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Magazine ranks Clarkson’s online graduate business programs highly


POTSDAM — A magazine has ranked Clarkson University’s online graduate business programs among the best in the nation.

The university prides itself on being a hotbed for budding entrepreneurs and engineers, but a whole class of future business leaders is too mobile to come to the north country to complete a degree.

That is why Clarkson developed online graduate business programs four years ago, said Boris Jukic, director of MBA programs.

“When you think about Clarkson, we are in a rural area. There aren’t many white-collar jobs, there aren’t many professionals who can come for evening programs,” he said. “If we want to compete with places like Boston University, we want to give the same and better experience to students who want to come home after work and do it from their living room but also talk with other participants.”

U.S. News and World Report has ranked Clarkson 12th among 213 accredited online business programs. Clarkson is the highest-ranking private school on the magazine’s list.

While most schools allow students to do course work on their own schedule, Clarkson’s online programs have scheduled interactions between students and faculty.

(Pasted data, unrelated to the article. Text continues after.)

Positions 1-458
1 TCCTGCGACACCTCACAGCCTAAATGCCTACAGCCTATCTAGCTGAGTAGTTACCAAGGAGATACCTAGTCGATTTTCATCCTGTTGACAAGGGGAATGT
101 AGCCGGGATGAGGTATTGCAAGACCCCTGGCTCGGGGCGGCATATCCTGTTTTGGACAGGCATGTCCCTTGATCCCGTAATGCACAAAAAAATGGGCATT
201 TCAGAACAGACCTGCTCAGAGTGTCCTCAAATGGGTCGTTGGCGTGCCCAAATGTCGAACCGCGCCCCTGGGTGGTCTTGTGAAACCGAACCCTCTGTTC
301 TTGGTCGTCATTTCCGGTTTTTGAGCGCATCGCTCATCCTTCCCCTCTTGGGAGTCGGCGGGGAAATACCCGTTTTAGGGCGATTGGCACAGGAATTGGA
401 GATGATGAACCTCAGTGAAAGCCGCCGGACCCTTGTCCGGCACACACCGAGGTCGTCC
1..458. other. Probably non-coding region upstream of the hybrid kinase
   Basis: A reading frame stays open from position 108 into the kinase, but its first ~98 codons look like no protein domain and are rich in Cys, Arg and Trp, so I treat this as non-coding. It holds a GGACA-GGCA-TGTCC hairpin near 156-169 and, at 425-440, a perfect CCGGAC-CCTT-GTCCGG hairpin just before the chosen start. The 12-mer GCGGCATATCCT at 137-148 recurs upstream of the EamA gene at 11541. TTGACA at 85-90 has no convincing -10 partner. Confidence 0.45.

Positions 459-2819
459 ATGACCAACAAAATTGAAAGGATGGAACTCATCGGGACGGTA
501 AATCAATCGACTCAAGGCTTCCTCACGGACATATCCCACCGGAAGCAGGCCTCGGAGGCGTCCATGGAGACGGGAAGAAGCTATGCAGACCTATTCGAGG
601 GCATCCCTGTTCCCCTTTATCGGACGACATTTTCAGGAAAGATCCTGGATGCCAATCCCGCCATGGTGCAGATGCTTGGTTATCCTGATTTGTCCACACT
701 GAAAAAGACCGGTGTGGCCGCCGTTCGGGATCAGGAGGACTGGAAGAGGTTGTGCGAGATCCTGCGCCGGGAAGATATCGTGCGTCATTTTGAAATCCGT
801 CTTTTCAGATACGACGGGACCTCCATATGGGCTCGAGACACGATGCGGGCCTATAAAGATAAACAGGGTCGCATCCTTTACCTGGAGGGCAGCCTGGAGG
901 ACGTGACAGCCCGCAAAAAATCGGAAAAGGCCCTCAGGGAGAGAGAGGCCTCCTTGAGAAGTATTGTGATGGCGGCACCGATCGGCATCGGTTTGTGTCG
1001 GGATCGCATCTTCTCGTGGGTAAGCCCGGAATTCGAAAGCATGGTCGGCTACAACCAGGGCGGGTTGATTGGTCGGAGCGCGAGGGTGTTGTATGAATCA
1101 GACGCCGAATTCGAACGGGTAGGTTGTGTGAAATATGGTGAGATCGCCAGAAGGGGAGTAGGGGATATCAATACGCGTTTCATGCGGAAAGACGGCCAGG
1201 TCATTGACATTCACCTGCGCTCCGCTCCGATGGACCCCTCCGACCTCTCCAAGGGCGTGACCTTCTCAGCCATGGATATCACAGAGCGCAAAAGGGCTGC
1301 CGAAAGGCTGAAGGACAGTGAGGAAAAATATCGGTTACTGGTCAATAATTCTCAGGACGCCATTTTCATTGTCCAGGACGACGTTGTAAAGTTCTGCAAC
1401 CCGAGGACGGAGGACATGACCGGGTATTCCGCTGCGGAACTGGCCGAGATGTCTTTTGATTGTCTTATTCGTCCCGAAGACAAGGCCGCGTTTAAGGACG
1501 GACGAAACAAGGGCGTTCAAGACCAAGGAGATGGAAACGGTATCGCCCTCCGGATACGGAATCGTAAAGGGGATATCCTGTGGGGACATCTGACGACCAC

“The faculty and the students are in the same virtual space at the same time. In some ways, it is better than when they are in a real class,” Mr. Jukic said. “We embrace this virtual classroom.”

Mr. Jukic said Clarkson sets itself apart by using full-time faculty to teach online courses, while other schools use adjunct professors for their online programs.

“The same faculty who teach in our residential program also teach in our online program,” he said. “That was something where we are really a leader in comparison to other institutions.”

About 60 students participate in the program. Clarkson has designed its online offerings so that students can complete their degrees completely online. The program’s size is limited by the school’s choice of instructors and the virtual classroom format.

That suits Clarkson’s small-classroom culture fine, Mr. Jukic said.

“We are really dedicated to a small classroom model. Our classes never have more than 50 students,” he said. “We feel that in this environment where you have to use two-way video, the classes cannot be too big. That is something we distinguish ourselves by. It is a technical and mental capacity — having this feeling of belonging to a group online.”

Previously, Clarkson’s business program helped pioneer distance learning using phone conferencing and common slides. Mr. Jukic traces the origins of the program back 50 years.

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